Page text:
The RC Players rang in their spring season with a near-lethal dose of student-written comedy. “A Most Conspicuous Murder,” written and directed by LSA senior Lauren Burke, toes the line between fatality and farce, leaving audiences in fits of raucous laughter. Staged in East Quad’s Keene Theater, the show took on an immersive flair as the actors ran amok through the aisles trying to pin down the murderer.
The script is a delightful spoof of a mystery, part “Downton Abbey” and part “Clue.” Indeed, perhaps one of its greatest strengths lies in its adamant resolution not to take itself too seriously. Burke simultaneously utilizes and subverts every character and plot trope in the book; most notably the very crux of a murder mystery… mystery. For “A Most Conspicuous Murder” is no misnomer — the audience witnesses the protagonist, Albert Ainsworth, accidentally stab his lover Charles with a letter opener in the opening scene.
The ensuing mayhem is characteristic of a classic detective novel, with one notable exception. The audience is acutely aware that Albert is the murderer, which only adds to the hilarity of the chaos that ensues. Albert accidentally kills his lover Charles after Charles tries to blackmail him into handing over his newly earned inheritance. In a desperate attempt to cover up his misdeeds, Albert panics and covers the body in a sheet. He is promptly caught by his maid and best friend Winnifred, who agrees to help him cover up the murder.
Enter Albert’s cantankerous grandmother Willamina, his cousins Elizabeth and Edmund and family friend Dr. Miller. After discovering a dead body in the parlor, the gang is sent into a frenzy trying to solve the case without being implicated themselves. Albert, played by LSA junior Will McClelland, must maintain his composure despite the advances of his gold-digging cousin Elizabeth, the unceasing scorn of his old-fashioned grandmother and the more-than-suspicious antics of his butler Jenkins.
At the brink of Albert’s mental breakdown enters acclaimed detective Achilles Armstrong, ready to get to the bottom of the case. As indefatigable as he is oblivious, Achilles tows Dr. Miller along in a wild goose chase, flamboyantly flapping his cloaked arms as he goes. Achilles is played by LSA junior Adrian Beyer, who will undoubtedly go down in history as one of the goofiest detectives of all time. The goof factor is not confined to Beyer alone, but rather permeates throughout the entire cast. McClelland’s guilt-ridden fits leave the audience in stitches, as he bumbles his way through the crime scene. Edmund, played by Music, Theatre & Dance freshman Samuel Hopkins, is the play’s most loveable himbo, bringing a sense of wholesome (if somewhat clueless) energy to every scene.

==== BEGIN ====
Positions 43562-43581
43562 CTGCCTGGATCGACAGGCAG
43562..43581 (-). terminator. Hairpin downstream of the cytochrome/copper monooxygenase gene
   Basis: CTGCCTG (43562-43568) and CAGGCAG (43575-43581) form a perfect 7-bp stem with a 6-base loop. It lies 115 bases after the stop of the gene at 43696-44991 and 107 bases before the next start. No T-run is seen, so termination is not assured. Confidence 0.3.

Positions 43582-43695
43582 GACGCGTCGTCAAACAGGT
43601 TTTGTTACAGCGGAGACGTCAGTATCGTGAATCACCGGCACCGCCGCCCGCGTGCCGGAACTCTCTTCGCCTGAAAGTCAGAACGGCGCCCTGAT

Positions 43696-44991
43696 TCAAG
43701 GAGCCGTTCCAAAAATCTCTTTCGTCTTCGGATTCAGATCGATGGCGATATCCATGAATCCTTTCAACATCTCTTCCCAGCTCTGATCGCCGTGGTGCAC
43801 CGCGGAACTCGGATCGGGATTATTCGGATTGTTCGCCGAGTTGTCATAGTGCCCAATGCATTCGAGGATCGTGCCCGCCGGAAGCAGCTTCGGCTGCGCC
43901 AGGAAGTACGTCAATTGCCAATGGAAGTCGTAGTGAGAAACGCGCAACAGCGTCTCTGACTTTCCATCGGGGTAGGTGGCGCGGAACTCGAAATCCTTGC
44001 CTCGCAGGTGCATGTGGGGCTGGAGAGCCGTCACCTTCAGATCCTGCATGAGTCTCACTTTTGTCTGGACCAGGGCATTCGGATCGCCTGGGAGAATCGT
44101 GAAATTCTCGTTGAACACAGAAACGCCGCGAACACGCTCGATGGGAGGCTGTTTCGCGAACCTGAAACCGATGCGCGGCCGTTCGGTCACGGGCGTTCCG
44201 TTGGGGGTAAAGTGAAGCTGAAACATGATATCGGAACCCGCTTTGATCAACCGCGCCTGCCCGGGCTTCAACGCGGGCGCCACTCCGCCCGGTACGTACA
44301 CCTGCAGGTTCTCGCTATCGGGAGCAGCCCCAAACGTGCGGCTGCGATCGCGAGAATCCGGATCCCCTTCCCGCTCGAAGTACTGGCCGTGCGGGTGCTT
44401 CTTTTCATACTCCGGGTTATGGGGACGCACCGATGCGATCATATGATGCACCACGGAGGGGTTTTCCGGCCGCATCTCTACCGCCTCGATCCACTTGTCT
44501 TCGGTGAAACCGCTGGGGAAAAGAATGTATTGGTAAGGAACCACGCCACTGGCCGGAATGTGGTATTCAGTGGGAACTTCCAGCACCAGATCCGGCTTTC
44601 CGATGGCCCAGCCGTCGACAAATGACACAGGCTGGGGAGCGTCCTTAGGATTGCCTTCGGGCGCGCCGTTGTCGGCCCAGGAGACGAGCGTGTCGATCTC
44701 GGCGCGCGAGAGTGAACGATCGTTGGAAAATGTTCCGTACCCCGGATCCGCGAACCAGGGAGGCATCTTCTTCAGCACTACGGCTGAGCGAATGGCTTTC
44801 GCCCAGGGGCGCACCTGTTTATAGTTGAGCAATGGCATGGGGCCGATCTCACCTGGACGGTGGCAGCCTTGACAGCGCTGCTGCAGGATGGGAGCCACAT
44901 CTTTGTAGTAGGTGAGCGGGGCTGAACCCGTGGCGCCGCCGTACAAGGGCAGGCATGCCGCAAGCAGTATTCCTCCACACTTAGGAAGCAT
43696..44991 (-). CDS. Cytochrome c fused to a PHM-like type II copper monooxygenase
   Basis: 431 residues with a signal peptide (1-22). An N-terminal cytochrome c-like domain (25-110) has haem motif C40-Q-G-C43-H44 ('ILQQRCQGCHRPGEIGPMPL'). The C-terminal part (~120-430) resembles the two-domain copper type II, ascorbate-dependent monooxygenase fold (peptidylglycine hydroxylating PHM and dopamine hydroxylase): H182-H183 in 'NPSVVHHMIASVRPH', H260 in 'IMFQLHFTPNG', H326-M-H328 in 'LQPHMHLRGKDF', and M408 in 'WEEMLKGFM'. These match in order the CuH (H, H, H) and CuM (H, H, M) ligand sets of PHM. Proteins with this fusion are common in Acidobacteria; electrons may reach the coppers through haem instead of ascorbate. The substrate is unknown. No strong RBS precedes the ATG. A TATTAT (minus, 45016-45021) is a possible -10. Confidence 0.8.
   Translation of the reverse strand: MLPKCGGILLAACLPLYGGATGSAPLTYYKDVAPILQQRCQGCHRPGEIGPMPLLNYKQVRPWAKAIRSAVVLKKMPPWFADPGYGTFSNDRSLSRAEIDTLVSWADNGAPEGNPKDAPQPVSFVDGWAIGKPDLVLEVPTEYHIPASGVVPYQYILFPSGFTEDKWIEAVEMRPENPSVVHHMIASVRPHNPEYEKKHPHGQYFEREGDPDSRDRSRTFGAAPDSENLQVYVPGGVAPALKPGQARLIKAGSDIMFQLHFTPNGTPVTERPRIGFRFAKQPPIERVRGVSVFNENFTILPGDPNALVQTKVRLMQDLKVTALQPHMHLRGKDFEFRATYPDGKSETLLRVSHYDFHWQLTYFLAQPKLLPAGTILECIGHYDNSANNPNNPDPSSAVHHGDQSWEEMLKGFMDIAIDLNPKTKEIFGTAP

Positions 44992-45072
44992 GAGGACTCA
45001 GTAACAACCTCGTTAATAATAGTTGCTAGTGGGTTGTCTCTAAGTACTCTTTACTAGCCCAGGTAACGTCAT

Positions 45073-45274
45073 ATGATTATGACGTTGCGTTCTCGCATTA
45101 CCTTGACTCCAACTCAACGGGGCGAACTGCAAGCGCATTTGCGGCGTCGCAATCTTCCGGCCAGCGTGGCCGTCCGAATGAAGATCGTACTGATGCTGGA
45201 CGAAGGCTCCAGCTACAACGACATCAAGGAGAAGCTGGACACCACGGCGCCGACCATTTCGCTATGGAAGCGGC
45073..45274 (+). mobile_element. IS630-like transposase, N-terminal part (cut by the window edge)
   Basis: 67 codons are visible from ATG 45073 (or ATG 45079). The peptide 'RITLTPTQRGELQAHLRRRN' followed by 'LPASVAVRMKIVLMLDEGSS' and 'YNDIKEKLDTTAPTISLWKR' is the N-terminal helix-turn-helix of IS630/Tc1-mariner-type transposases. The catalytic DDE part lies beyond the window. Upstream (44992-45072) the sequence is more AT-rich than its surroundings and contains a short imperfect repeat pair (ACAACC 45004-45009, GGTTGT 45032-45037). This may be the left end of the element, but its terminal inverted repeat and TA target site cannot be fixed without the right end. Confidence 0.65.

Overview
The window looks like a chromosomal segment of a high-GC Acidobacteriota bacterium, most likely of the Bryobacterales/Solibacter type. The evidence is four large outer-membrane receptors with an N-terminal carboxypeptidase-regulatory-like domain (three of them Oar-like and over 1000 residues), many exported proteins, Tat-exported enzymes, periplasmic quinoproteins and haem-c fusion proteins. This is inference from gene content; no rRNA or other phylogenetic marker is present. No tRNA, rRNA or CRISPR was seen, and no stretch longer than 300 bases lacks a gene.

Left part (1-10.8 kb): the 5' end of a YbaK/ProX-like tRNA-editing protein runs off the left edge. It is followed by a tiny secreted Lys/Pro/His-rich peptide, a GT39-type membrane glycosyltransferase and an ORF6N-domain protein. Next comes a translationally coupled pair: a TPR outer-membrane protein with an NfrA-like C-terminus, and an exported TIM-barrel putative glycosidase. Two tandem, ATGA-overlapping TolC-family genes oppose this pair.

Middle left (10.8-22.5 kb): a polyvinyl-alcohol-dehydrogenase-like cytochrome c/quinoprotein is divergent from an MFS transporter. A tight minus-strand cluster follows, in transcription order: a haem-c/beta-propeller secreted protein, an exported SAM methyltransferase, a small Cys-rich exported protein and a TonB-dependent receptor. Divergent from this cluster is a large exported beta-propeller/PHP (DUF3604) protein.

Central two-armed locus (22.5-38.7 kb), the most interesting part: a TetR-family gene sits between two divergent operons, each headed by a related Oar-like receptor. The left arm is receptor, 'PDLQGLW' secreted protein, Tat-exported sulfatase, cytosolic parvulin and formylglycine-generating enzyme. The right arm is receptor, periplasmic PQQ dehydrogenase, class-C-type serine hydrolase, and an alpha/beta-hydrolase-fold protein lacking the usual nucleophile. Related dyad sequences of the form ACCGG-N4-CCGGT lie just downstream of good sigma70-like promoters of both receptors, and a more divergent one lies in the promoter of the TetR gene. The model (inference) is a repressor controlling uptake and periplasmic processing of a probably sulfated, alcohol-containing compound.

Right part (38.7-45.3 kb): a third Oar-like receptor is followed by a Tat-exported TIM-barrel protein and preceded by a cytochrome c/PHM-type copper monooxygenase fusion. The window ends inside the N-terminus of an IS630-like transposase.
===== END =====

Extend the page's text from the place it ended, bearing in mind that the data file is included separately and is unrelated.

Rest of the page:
The set was spartan but efficient, and the stagehands switched from scene to scene with remarkable speed. Due to technical difficulties, the overhead lights would not turn off during scene transitions, leaving the crew semi-lit the entire time. What might have been perceived as an obstacle culminated in a heartwarming interaction between the crew and the audience; the stagehands received roaring applause with each transition. The use of the Keene space was engaging and immersive; at one point, Achilles chases Jenkins — played by the murderously enigmatic College of Engineering senior Artemis Pae — up, down and around the aisles of the Keene.
The combined efforts of the cast and crew culminated in a night of near-lethal laughter on all sides. Burke’s work pokes at your ribs and tickles your brain through its delightful pastiche of historical fact and fiction. It evades convention while simultaneously parodying some of the mystery genre’s most beloved tropes.
Daily Arts Writer Darby Williams can be reached at email@example.com.